(This is a bonus post this week due to the timeliness of the topic.)
Some of my readers stock up on antibiotics. (Read more about doing that in my free report about medical supplies.) Whenever you’re storing prescription meds for disaster prep, remember that there are reasons these medications are tightly regulated. In other words, be careful. For one thing, some of them can have serious interactions with other medications.
A recent study published in the Journal of the American Medical Association reminds us of this. Canadian researchers reconfirmed that taking a calcium-channel blocker and the antibiotic clarithromycin (Biaxin) together can cause serious side effects, including a dangerous lowering of blood pressure, kidney damage, and even death.
Examples of Calcium-Channel Blockers
- Amlodipine (Norvasc)
- Diltiazem (Cardizem, Tiazac)
- Isradipine (Dynacirc)
- Nicardipine (Cardene)
- Nifedipine (Procardia, Adalat)
- Nisoldipine (Sular)
- Verapamil (Calan, Verelan, Covera)
Calcium-channel blockers are used to treat high blood pressure, other heart problems, migraines, Reynaud’s disease, and certain other medical problems.
Clarithromycin is used to treat many types of infections, including strep throat, bronchitis, pneumonia, and sinus and ear infections.
Both medicines are relatively safe for most people if taken alone.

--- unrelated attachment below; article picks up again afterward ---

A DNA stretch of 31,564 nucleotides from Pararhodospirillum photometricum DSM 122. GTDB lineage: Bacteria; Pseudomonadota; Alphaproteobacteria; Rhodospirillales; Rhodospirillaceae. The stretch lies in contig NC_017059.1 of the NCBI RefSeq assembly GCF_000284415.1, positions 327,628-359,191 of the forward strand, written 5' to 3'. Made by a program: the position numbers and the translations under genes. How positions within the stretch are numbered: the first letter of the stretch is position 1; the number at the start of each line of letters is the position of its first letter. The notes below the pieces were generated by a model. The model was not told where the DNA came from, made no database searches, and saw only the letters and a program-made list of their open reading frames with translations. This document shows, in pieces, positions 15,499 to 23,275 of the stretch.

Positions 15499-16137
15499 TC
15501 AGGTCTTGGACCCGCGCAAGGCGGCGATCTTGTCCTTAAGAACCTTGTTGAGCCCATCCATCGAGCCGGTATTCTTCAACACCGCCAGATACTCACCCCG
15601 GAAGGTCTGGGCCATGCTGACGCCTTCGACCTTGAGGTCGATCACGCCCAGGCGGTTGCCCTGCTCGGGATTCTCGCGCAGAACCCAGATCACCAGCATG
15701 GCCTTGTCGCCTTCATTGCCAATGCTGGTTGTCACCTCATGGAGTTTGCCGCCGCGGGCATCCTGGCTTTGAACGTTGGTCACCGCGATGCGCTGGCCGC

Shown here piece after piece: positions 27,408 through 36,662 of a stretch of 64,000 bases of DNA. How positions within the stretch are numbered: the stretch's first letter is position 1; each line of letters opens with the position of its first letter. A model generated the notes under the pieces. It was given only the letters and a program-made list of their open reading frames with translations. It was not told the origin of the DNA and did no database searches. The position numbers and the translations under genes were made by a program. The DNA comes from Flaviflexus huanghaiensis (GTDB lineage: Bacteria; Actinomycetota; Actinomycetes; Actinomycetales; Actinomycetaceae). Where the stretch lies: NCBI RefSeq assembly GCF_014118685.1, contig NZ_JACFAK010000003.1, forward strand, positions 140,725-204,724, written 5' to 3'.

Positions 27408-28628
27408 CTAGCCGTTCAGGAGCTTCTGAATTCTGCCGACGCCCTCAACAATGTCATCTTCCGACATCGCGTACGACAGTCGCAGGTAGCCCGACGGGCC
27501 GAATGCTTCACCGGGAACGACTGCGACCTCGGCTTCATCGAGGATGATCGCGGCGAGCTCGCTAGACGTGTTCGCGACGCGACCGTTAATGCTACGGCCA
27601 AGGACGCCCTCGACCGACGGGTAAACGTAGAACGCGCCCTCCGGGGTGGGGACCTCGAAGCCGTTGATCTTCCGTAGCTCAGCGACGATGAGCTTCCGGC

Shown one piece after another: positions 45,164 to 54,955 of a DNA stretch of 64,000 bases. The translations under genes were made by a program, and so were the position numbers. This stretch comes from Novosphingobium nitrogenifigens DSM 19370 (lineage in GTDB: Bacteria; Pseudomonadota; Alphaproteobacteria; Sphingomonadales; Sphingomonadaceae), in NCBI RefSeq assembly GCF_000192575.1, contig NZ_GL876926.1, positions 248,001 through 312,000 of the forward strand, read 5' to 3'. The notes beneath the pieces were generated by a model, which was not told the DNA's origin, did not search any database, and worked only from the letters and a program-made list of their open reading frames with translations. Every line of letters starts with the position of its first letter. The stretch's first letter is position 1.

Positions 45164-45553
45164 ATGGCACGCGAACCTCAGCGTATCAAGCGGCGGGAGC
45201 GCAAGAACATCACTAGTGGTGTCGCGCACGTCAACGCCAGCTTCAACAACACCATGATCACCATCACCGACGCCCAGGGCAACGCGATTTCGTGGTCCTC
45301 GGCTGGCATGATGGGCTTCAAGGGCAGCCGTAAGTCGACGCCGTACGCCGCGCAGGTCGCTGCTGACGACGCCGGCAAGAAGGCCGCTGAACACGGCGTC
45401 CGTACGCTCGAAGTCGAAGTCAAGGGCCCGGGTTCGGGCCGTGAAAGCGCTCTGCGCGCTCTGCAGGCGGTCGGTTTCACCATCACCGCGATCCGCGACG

Why the Interaction?
When you take a calcium-channel blocker, an enzyme in your liver breaks it down so it can be excreted through the kidneys.
Clarithromycin inhibits the liver enzyme. This can cause an overdose buildup (up to 500 percent above normal) of the calcium-channel blocker with resultant serious consequences.
Most people have no serious problems combining the two medications, but the increased risk is definitely there. Clarithromycin seems to be particularly strong in inhibiting this particular enzyme, as does its close relative, erythromycin (shown in past studies.) The related antibiotic azithromycin (Zithromax) inhibits some, but studies have shown it not to interact nearly as much as the other two when taken with calcium-channel blockers.
In nondisaster situations, when you get antibiotics from a health care provider, your best bet is to not only write down your medicines but verbally remind the health care provider of what you’re taking and ask if what’s being prescribed could interact with it. Ask the pharmacist also.